Jefferson | All the Love in the World | Review

Article Contributed by Janne Zawa | Published on Monday, March 18, 2013

Coming this May from Spectra Records, Australian four piece Jefferson's debut album All the Love in the World benefits from strong production. It surrounds the collection with a powerful modern sheen while retaining a breathing, organic sound. Geoff Rana's vocals remind me of a younger, Girlfriend-era Matthew Sweet's singing and the band demonstrates tremendous chemistry for an unit that has been playing together for three years. A listener will not have to wait long for a complete validation of this band's future. After a brief opening instrumental and two solid, but workmanlike, opening numbers, the third song "Weight of the World" is a marvelous piece of pop song-craft. The intimacy of the band's instrumentation, direct lyrics, and heartfelt vocal weave an impressive experience. The following number, "Losing Control", illustrates one of the band's few shortcomings - there is no true sense of risk in this music. For a song entitled "Losing Control", it seems essential to me that there be at least a single chaotic aspect to the music, but this tune has no urgency at all. Geoff Rana's vocals shine bright again on "Early Morning", a lush, gorgeous pop song with appealing orchestral qualities. The Hammond organ underpinning the song's movement brings added sonic depth. “I Want to Come Home" is another moving song with direct, intelligent lyrics and superb construction. I like the song's steady emotional climb and while I feel that it never quite pays off in a manner to which the average listener might be accustomed, it does not work as a weakness in this tune. Some songs are like short stories; they achieve a dramatic unity through tying up every loose end. Other songs, like this, do not need that. "All The Love" feels like the band's first real stab at a rock song on the album and it works spectacularly thanks to strong guitars and vocals, but Andy Horvath's drumming really lifts this song to another level. "Fade Away" is another solid but unremarkable tune, but the album's closer "You Are the Love" rises above its clichéd sentiments to deliver a wonderfully percussive, melodic finale that undoubtedly would make for a powerful live number. It shows that the band has learned a lot from influences like Snow Patrol, U2, and others, but they have synthesized those influences with their individual vision in a compelling fashion.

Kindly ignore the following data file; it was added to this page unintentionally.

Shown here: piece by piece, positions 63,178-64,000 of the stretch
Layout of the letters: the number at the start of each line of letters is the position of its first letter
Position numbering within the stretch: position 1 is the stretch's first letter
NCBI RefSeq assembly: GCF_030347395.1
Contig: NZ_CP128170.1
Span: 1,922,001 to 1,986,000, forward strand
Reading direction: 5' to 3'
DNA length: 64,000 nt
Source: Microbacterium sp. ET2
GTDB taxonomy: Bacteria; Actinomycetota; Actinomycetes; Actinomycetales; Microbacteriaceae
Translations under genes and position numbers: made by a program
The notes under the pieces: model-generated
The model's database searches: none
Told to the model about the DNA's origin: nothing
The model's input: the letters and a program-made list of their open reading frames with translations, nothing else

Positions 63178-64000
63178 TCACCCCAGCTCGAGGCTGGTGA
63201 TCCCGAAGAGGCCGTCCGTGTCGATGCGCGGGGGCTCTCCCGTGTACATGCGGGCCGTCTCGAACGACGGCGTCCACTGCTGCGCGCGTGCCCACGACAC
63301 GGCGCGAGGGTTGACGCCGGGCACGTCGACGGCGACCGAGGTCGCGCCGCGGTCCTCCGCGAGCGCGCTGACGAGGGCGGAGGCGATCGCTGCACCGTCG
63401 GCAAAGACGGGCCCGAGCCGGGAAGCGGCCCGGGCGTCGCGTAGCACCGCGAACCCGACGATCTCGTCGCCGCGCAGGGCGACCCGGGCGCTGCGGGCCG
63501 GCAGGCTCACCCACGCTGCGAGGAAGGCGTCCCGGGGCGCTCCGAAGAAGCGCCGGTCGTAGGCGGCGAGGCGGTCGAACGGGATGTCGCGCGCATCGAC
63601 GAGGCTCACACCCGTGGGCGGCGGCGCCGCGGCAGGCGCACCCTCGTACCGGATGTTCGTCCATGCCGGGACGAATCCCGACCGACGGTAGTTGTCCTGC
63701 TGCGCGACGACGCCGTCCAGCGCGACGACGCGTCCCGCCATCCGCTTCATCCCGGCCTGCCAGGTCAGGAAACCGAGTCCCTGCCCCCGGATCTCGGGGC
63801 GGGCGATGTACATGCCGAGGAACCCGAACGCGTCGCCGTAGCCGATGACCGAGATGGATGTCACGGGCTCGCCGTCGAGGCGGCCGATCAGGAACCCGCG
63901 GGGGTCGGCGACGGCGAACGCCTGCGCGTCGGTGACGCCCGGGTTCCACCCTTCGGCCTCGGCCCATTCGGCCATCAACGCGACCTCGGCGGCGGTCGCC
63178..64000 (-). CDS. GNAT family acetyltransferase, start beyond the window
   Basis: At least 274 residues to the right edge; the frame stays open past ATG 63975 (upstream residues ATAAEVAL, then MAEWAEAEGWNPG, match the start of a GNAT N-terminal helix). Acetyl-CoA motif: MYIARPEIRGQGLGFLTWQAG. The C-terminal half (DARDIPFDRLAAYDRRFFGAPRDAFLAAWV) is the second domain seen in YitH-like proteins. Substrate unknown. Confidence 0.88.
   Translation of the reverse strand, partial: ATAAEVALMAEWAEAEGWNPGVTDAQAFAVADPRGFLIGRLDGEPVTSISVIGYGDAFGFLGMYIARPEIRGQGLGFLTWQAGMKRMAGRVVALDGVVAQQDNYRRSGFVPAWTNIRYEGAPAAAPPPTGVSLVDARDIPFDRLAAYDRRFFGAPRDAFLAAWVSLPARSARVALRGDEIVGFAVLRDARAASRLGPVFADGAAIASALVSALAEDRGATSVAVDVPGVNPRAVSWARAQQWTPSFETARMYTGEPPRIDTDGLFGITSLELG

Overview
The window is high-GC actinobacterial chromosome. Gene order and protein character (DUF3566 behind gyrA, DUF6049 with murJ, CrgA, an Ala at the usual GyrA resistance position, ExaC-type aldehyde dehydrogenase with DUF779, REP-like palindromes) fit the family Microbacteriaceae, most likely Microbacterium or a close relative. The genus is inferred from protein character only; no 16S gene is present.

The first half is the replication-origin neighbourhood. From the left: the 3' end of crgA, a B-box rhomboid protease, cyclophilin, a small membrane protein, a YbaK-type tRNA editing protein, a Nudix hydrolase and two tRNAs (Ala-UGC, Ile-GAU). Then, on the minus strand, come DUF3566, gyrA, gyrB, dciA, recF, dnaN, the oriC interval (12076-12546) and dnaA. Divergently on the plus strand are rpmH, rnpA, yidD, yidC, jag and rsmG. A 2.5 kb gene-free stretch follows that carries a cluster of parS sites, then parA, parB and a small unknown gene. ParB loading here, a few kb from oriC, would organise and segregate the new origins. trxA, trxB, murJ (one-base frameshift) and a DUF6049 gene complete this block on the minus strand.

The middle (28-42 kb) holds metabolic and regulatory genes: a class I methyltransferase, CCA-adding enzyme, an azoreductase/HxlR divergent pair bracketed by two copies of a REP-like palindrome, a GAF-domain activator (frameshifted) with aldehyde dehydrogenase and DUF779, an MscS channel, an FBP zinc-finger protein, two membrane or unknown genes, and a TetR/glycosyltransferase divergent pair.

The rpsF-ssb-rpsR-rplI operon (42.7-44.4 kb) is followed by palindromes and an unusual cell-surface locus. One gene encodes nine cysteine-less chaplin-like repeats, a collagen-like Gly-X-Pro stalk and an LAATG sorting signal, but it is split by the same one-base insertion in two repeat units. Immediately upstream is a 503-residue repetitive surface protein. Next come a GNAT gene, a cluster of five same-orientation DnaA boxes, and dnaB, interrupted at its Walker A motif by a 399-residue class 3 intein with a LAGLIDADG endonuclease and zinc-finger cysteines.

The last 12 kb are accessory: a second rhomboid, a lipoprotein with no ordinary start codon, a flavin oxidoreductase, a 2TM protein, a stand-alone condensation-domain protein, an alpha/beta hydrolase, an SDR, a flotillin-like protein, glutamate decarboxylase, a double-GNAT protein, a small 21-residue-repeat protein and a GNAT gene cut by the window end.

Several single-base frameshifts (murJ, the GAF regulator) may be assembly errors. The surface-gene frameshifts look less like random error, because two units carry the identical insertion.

Check out the band's website for news about touring and future releases. Jefferson is a band that deserves to rise and, because of such a quality debut, it is a matter of time until their music reaches every corner of the world.